Take Back the Night: Take Back the Night is a silent march followed by a speak out against sexual violence and candlelight vigil in honor of Sexual Violence Awareness Month. It is my favorite event that we host because it is so empowering to see such courage and perseverance in every single person that chooses to either attend or tell their story. It is a reminder that no one is alone in this and we all are capable of healing. (This April: 4/14/16 at 6:30 pm in MSC Amphitheater)

Walk a Mile in Her Shoes: "The International Men’s March to Stop Rape, Sexual Assault & Gender Violence." Men, women and everyone else will march together in honor of Domestic Violence Awareness Month. Based off the idea that you don't know someone until you've walked a mile in their shoes, men put on women’s heels and walk the walk to show that we are all doing our part in “putting our foot down” against gender-based violence.

Campus N.I.T.E. Walk: A comprehensive campus safety audit where students, faculty, and other volunteers record safety hazards to be repaired. This data is also used by the university to determine what steps we need to make for the future of campus safety. (This March: 3/7/16 at 7:30 pm in the SVC Breezeway)

 

The Blue Heart Campaign: The Blue heart Campaign is an awareness event in honor of Human Trafficking Month which is January. However, we hold our week long campaign in February the week of Valentine’s Day to challenge people to think about the horrible industry that takes place across the world and even right here in Tampa. We hand out blue heart hearts across campus all week and ask people to wear them to raise awareness and show solidarity for those affected. Each heart comes with a fact sheet with links to resources and information, as well as a statistic on human trafficking. (THIS FEB.: 2/8/16 – 2/12/16 all across campus)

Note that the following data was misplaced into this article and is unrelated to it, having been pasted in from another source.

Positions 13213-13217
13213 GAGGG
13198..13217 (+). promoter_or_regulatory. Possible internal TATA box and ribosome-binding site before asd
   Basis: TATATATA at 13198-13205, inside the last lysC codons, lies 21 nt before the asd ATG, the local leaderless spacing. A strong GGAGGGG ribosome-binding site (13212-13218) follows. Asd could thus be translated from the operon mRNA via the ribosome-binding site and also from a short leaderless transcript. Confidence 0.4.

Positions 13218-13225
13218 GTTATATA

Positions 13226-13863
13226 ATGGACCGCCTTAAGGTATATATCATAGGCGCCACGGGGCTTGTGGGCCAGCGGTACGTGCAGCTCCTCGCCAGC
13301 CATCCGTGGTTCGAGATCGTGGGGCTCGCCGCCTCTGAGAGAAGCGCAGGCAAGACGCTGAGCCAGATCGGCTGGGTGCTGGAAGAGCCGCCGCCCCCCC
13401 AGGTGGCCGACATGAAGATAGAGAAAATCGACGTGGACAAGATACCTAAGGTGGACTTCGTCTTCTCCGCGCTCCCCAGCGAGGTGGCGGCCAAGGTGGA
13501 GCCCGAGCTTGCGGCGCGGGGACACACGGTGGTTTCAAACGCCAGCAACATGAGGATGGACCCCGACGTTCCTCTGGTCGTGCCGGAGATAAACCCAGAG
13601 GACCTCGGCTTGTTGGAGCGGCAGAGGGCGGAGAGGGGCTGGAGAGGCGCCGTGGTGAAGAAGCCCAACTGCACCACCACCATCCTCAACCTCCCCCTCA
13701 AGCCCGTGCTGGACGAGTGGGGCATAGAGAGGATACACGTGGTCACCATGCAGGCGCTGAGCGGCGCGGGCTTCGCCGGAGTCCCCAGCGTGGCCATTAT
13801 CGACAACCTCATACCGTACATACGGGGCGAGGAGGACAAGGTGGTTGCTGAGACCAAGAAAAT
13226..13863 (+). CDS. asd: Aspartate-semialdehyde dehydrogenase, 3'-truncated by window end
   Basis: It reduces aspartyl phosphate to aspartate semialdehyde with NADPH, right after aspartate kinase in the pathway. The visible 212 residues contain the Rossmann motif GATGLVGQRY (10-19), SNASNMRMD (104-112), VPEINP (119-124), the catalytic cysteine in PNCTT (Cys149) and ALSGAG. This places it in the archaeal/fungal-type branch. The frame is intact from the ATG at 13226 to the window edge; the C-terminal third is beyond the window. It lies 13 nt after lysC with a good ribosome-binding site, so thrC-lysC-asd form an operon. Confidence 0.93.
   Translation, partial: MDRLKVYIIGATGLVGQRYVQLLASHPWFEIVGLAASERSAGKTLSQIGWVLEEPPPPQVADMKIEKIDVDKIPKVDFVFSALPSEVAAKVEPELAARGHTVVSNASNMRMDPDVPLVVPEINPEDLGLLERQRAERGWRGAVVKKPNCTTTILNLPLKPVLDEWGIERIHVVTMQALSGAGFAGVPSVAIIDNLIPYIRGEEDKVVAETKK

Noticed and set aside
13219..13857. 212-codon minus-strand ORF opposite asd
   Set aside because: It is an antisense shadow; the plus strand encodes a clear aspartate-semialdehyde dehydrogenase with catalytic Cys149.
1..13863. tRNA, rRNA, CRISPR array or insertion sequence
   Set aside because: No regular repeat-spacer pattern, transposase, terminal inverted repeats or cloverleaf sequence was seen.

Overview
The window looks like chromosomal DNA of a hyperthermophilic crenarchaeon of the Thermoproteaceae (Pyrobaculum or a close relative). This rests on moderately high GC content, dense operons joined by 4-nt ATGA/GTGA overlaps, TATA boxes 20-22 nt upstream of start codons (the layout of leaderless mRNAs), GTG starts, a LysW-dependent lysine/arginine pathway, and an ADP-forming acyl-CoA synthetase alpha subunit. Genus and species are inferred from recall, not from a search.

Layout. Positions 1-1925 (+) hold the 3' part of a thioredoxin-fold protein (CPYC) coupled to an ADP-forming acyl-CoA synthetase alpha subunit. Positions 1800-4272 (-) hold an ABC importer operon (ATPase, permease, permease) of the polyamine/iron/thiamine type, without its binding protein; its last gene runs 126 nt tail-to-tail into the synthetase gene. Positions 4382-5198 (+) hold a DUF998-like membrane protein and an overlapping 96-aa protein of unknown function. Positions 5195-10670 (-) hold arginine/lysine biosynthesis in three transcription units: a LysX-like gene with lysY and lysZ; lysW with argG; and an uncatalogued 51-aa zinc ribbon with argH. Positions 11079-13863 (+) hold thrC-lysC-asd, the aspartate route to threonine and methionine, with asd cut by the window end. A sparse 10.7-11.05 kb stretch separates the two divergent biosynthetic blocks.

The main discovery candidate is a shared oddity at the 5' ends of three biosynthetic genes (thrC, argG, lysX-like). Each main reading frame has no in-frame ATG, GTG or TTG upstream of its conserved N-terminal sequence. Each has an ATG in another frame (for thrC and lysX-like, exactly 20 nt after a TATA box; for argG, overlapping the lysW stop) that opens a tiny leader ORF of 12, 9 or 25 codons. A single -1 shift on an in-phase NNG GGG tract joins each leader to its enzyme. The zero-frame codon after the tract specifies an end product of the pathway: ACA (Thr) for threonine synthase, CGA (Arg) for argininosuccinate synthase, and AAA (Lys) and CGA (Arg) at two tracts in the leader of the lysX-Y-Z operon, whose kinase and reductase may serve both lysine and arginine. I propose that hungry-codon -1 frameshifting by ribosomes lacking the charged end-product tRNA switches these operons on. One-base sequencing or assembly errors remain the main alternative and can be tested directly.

HCUSF: Why should people want to get involved?

People should want to get involved if they have a passion for standing up for what they believe in and truly want to make a difference on our campus and in our community. Our events matter and together we are raising awareness and giving people an outlet to create positive change. It’s a beautiful thing when people come together with the hopes of changing the world.

 

 

 

 

If you have been a victim of sexual violence, please call the USF Center for Victim Advocacy's Victim Help Line at (813) 974-5757.